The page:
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State unemployment increases

Photo by Lindsey Grewe

Photo by Lindsey Grewe

ALBANY, Ga. -- It's going to be a tough holiday season for some in the Peach State.

The Georgia Department of Labor reported Thursday that the state's seasonally adjusted unemployment rate rose to 10.1 percent in November.

This figure is three-tenths of a percentage point higher than the October rate. At this time last year, unemployment was at 10.2 percent.

This is the 38th consecutive month Georgia has exceeded the national rate, which is currently at 9.8 percent.

"The unemployment rate is up because of increases in new layoffs and in the number of long-term unemployed," said State Labor Commissioner Michael Thurmond in a statement. "Georgia's economy must have sustained job growth in the private sector."

The number of payroll jobs has increased by 7,000, or two-thirds of a percentage point, since October. Most of the increases have come in retail trade, professional and business services and educational and health services.

Despite that, the number of jobs remain at 5,100, or one-tenth of a percentage point, less than in November 2009. In Albany, there were 300 more jobs now than there were last year -- which reflects a difference of one-half of a percentage point.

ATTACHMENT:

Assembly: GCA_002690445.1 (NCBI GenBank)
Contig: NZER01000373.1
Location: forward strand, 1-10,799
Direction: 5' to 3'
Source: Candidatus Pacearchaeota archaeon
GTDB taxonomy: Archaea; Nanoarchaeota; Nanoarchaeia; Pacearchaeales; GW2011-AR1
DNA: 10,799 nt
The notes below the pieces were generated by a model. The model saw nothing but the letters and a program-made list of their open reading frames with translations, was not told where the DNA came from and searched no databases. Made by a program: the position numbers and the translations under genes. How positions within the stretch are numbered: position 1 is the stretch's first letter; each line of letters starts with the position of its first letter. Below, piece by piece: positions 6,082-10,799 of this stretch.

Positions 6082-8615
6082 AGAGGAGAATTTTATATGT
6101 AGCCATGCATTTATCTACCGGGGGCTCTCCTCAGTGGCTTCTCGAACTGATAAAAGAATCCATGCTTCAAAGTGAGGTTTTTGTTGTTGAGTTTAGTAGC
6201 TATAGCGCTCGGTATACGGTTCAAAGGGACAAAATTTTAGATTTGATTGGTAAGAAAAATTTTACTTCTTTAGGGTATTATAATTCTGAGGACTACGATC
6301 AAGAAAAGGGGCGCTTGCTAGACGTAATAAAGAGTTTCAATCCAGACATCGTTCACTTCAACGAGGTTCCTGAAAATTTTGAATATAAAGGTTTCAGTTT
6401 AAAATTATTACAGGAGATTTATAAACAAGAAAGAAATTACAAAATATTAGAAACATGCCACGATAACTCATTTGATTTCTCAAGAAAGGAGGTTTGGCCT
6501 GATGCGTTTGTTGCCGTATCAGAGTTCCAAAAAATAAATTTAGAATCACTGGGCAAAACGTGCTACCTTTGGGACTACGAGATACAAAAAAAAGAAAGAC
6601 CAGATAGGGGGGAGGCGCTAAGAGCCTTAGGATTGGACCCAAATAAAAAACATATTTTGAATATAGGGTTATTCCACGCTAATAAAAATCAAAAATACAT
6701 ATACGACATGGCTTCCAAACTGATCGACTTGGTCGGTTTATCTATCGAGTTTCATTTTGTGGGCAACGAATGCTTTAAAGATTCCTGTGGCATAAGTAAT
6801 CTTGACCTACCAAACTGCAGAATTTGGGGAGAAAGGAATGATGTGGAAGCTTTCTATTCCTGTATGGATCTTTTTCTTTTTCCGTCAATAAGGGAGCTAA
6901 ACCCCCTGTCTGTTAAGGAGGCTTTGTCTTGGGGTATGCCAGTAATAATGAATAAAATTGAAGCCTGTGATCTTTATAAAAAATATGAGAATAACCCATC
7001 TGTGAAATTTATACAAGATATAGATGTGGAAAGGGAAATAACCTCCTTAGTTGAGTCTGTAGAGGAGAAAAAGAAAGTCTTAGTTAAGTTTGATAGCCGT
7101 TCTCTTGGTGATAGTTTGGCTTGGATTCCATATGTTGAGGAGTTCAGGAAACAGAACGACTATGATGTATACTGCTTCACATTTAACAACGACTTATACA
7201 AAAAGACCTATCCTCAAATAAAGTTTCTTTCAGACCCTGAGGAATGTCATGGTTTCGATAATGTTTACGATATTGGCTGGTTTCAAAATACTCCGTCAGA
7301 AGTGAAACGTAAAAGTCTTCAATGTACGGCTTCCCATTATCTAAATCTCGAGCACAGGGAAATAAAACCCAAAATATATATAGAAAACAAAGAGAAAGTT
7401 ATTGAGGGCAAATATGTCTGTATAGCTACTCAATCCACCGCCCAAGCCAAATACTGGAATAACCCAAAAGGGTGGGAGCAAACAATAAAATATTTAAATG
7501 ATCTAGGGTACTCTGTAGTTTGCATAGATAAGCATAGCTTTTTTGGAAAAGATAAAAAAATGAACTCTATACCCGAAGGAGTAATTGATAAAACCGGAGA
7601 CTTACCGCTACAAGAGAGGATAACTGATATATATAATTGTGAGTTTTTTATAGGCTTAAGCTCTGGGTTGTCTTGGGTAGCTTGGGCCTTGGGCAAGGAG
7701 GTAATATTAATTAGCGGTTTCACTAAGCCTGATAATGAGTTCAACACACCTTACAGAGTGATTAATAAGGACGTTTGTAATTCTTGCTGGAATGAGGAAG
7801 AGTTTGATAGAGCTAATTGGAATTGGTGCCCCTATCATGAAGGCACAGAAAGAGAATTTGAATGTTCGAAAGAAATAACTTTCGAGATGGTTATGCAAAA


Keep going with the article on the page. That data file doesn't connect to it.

There were 252,200 long-term unemployed Georgians in November. This represents an increase of 11,600, or 4.8 percent, from October as well as an increase of 94,400, or 59.8 percent, from November 2009.

The long-term unemployed, those that have been out of for work 27 weeks or longer, now account for 53.7 percent of the state's jobless workers. A year ago, they accounted for 32.9 percent.

Also, 67,714 laid-off workers filed initial claims for unemployment insurance benefits in November, an increase of 10,220, or 17.8 percent, from October. At the same time, there was an over-the-year decrease of 4,584 initial claims, or 6.3 percent, from the number of claims filed last year.

In Albany, the number of initial claims have dropped by 246, or 20 percent, over the last 12 months. On the statewide level, most of the first time claims were filed in manufacturing, trade, administrative and support services and construction.

The unemployment rates for the individual metropolitan areas will likely be released next week.